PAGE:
Brain Training for Anxiety and Stress
Temporary stress or anxiety is not necessarily problematic.
But chronic stress and anxiety effect the brain.
Chronic stress can wear down the brain’s ability to function properly. Many studies show that chronic stress impairs brain function in multiple ways, including memory and learning.
In addition, stress and anxiety effect brain waves and make them irregular. It makes the brain waves operate at a high speed.
This fast speed means the brain is functioning too fast. That will create a mind that is bouncing all over the place. It is the opposite of calm focus. And unfortunately, it can be hard to shift out of that high speed on your own.
The high speed brain waves are then felt in your body.
I’m sure you have felt the effect of stress between your mind and body. Your mind starts racing and pretty quickly, your physiology changes. Your heart beat and blood pressure go up. Your breathing becomes faster. And this circles back to your brain, keeping it at a fast speed. And the pattern continues.
There is a way to reset that fast speed and slow it down so that your mind and body can stay calm and be able to focus.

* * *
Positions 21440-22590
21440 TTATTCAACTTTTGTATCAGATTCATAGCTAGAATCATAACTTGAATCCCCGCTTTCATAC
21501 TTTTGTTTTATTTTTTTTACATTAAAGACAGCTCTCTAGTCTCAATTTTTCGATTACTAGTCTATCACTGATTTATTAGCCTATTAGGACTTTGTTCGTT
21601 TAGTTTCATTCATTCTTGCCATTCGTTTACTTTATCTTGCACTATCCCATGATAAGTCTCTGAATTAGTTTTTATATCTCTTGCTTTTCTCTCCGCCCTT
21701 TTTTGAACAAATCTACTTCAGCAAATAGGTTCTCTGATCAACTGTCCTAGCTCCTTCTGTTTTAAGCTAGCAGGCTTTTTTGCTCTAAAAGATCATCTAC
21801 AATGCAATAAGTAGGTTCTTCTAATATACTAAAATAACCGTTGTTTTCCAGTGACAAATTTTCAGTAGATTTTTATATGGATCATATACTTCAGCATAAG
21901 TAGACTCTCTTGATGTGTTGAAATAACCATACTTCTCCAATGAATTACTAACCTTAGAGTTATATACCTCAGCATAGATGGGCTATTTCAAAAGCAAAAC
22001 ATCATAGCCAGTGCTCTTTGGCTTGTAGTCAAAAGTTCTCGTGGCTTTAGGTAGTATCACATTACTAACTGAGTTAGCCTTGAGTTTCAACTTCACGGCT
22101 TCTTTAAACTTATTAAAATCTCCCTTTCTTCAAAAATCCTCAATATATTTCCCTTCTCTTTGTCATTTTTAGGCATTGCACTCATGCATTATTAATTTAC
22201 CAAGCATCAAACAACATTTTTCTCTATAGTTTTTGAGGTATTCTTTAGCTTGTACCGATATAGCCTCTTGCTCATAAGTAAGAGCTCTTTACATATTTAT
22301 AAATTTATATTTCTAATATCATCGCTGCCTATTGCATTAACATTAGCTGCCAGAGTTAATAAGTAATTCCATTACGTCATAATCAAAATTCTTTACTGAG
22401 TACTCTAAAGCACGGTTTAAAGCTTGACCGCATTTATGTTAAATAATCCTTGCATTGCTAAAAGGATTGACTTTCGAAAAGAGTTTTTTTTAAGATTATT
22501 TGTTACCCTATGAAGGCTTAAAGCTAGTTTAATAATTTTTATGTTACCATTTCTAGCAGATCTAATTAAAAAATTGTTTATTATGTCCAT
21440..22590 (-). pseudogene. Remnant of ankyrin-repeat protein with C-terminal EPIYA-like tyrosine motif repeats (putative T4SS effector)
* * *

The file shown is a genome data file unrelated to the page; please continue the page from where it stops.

Brain Training Neurofeedback is shown to slow down the brain waves caused by stress and anxiety.
The goal of neurofeedback is to calm and focus the brain.
It will change the unhealthy brainwave pattern into a healthy, organized pattern. By doing this, the brain becomes more stable and is able to operate at an optimal level
If you would like to talk more about how Neurofeedback can help you or a family member, please schedule a time for us to talk using my online calendar.
Seyed Hosseini and colleagues (2016) conducted a randomised controlled clinical trial study to determine if NF was effective in reducing the symptomology of generalised anxiety disorder (GAD) in military staff. Thirty participants were assigned to either a control or NF training group. The NF group received 12 sessions of NF training, while the control did not receive any intervention. The NF training led to a significant reduction in GAD symptom severity among military staff.
Lucas Koberda (2014) from the Tallahassee Neurobalance Centre (USA) found that low-resolution electromagnetic tomography (LORETA) Z-score NF training significantly reduced anxiety symptoms in 24 (out of 31) neuropsychiatric patients. The researchers suggested that the intervention was effective because it specifically targeted cortical regions which were disregulated including the anterior cingulate and prefrontal cortex.